There are reasons why I'm proud of my "home" setup:
1. It just works.
2. I know what I build, so I can fix it.
3. It's all a single login.
4. Maintenance is fully automated.
5. It federates in many ways and therefore doesn't limit, but enable me to share things.
What runs on my setup?
When you want to contribute to a free software project it's often enough to just have a look at issues and support questions. Try to reproduce the issue and offer help. When you run the software yourself anyway, it's a good training to learn your way around it and fixing and optimizing your own setup will become easier.
Did you know, that I pushed CodiMD 1.4.0 last night? Still noticing the lack of sleep. But it seems to be a good release and not merging some of the PRs and instead moving them to 1.4.1 was the right decision.
Enjoy it :)
The Fedora Magazine provided a new article about using the Fedora Account System (FAS) and how to use the desktop integrated Kerberos Login to have SSO enabled for all Fedora services:
And did you know, that the FAS works with CodiMD when you enabled the OpenID login?
Just sign into: https://<your account name>.id.fedoraproject.org 🎉
And yes, you can try it on https://demo.codimd.org
3 non-coding ways to contribute to CodiMD:
1. Join the forum, tell us your opinion, help organizing the community: https://community.codimd.org
2. Help us translating, make sure CodiMD is available in your language: https://translate.codimd.org
3. Spread the word! Share CodiMD and your CodiMD stories with your friends and followers. Let them try CodiMD on https://demo.codimd.org or your own CodiMD instance :)
We are looking for your CodiMD story. How do you use it? How do you run it? Where do you use it and why?
I wrote my little story about the CodiMD demo instance down:
If you wonder where the CodiMD community channel went, here is a short text explaining it:
TL;DR: Matrix.org is rebuilding their infrastructure from scratch after a security incident.
The whole split up of #CodiMD and #HackMD showed me how important and powerful #AGPL is. It's a really great license when you plan to run a project, because it ensures no matter what happens, the community stays in power.
As long as you use the AGPL end-product all features, extensions, … have to be published and provided to you. Things become a common good and spread knowledge. When you run something on AGPL, don't fall for license changes, it'll only weaken your position.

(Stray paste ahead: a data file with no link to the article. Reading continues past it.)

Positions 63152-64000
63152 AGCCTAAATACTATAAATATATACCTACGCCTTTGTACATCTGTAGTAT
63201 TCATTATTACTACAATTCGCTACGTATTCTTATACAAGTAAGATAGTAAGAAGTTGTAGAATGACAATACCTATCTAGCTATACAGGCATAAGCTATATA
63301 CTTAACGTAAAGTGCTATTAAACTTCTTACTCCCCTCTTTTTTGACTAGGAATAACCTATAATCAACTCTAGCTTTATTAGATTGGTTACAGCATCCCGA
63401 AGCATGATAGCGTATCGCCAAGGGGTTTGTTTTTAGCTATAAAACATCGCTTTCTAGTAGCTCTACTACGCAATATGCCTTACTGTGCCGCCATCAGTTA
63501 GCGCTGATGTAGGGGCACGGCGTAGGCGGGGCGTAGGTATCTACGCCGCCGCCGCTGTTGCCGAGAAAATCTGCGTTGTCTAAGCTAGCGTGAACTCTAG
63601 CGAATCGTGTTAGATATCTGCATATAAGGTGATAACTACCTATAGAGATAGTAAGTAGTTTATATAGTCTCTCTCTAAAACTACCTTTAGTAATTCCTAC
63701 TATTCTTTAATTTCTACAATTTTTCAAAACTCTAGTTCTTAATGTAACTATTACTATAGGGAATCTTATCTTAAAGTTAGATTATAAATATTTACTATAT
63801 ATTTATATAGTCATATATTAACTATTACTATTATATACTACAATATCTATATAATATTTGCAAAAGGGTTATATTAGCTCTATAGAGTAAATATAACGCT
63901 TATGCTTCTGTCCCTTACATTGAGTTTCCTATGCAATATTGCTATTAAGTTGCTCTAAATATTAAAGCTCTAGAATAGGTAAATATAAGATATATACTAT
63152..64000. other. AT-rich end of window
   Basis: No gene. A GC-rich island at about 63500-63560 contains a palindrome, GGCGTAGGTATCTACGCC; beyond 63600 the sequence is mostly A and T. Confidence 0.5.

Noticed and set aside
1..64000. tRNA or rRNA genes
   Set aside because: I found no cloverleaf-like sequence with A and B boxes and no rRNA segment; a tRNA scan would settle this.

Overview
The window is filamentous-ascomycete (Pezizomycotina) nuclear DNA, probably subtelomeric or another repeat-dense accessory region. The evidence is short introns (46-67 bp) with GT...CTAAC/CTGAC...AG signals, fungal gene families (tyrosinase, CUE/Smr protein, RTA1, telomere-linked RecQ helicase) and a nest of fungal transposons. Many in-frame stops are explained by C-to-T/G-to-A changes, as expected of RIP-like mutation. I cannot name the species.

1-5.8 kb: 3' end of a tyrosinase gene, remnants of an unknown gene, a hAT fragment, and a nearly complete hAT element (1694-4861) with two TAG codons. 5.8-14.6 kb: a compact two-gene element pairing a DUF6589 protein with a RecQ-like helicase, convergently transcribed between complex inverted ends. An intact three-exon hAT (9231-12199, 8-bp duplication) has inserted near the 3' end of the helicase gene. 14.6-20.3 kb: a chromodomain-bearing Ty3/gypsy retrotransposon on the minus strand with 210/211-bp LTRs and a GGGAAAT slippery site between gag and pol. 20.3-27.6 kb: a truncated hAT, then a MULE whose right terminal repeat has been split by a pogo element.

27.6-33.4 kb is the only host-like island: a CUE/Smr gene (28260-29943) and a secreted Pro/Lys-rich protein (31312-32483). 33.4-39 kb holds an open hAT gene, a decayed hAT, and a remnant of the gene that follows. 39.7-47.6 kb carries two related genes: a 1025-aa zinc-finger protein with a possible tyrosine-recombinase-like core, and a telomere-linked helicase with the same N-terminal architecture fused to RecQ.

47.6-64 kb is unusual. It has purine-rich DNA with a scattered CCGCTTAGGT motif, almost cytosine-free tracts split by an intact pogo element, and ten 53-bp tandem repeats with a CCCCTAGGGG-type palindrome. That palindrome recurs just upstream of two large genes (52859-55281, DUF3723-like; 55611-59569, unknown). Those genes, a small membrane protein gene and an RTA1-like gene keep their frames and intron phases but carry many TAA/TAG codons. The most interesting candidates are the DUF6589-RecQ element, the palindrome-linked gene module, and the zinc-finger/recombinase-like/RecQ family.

15 Minutes to our first CodiMD community call since we run in own organization, There is a lot to talk about and a lot of things to figure out.
Feel free to read the basics here:
And join us at:
From 0 to 40 in one week. #CodiMD as an own organization is growing 🚀
It'll definitely need some time to get back to more than 4000 stars, but looking at our activity and work from one week, is leaving a good impression:
Hint: All this work happened in our spare time. No one gets paid for it.
During switching to an own organization CodiMD also switched from Docker Hub to quay.io as container registry. Major improvement: Security scanning for all images by default.
Disadvantage: You have to prepend quay.io to the image.
If you wonder where to find it: https://quay.io/repository/codimd/server
If you wonder about the change in general:
We went back to zero when it comes to GitHub Stars/Watches/Forks but we have a ton of awesome community members around and look forward to continue our project as before.
Looking for details? https://github.com/codimd/server/issues/10
My take on the recent proposal of the HackMD team about moving CodiMD towards an open core model.
TL;DR: I'm not at all a fan of this idea.
I'm a professional relationship therapist for programs and their users.
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